Attributed to the workshop of the painter Friedrich Pacher by Andergassen in 2007, this tenderly sculpted group clearly reflects the influence of his master, but no relation, Michael Pacher (1435-1495), as in his Virgin and Child in the Parish Church of St. Lorentzen-Pusterstal, illustrated by Müller (op. cit.). The modelling of the hair, the intricate crown and the treatment to the drapery are distinctive. Friedrich Pacher would have worked closely with sculptors when undertaking his commissions for large altarpieces. Andergassen attributes further groups to the workshop of Friedrich Pacher, including the once painted figure of Saint Margaret in the Cloisters, Metropolitan Museum New York (inv. no. 63.12.2). Formerly in the parish church of Saint Margaret im Dorf, Neustift near Brixen, the Cloisters Saint Margaret displays a very similar pose, tilted head and bold drapery to those seen in the present, impressive group, which would almost certainly have been originally placed in the central shrine of an altarpiece.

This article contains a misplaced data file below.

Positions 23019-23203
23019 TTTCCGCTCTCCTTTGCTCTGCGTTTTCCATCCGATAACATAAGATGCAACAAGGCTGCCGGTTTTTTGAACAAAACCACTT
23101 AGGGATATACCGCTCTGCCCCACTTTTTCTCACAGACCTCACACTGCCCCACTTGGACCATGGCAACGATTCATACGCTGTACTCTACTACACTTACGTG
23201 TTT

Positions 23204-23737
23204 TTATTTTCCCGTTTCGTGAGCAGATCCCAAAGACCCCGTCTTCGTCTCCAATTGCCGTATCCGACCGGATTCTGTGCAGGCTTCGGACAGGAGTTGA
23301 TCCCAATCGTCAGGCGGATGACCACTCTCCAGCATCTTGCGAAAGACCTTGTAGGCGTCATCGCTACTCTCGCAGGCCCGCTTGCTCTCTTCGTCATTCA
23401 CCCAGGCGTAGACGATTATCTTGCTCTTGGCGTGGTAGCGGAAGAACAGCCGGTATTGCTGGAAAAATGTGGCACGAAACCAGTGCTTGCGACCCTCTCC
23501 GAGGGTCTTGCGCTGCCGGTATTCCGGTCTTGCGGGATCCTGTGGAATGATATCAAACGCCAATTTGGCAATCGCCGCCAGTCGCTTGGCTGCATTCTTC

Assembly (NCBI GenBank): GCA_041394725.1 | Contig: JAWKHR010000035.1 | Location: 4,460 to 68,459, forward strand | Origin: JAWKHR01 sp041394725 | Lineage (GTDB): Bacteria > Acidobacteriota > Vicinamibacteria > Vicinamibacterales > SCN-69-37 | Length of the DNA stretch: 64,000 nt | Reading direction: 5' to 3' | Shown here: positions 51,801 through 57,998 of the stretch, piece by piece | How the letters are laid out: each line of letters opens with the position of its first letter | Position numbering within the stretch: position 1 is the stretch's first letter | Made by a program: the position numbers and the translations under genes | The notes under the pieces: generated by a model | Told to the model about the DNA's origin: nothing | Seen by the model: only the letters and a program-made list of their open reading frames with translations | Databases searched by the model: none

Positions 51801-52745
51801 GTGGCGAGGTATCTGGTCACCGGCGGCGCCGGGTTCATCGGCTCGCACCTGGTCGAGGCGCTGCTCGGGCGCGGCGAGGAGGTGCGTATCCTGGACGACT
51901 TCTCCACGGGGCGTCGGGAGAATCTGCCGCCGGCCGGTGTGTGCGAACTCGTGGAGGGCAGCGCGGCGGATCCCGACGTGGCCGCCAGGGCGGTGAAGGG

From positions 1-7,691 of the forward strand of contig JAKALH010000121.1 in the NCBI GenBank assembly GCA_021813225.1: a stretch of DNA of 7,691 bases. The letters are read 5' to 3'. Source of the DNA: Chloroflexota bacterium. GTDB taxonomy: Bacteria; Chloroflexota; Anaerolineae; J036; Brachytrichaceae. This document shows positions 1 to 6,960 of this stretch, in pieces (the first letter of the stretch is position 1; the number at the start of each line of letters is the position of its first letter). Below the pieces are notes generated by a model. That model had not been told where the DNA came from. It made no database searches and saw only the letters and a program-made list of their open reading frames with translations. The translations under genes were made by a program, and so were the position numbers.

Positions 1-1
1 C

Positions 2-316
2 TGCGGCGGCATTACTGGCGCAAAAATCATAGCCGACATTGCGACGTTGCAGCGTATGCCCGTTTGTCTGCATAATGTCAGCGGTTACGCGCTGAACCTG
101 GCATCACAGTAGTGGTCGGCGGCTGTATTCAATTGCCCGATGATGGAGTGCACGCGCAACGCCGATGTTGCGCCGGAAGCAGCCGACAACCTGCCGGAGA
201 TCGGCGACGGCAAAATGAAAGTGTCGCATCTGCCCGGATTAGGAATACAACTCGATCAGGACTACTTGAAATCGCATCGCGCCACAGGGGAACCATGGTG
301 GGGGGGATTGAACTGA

T. Müller, Gotische Skulpturen in Tirol, Bozen, 1976, pl. 112; W. D. Wixom, 'Medieval Sculpture at the Cloisters', Metropolitan Museum of Art Bulletin, vol. XLVI, no. 3, Winter 1988-1989, p. 26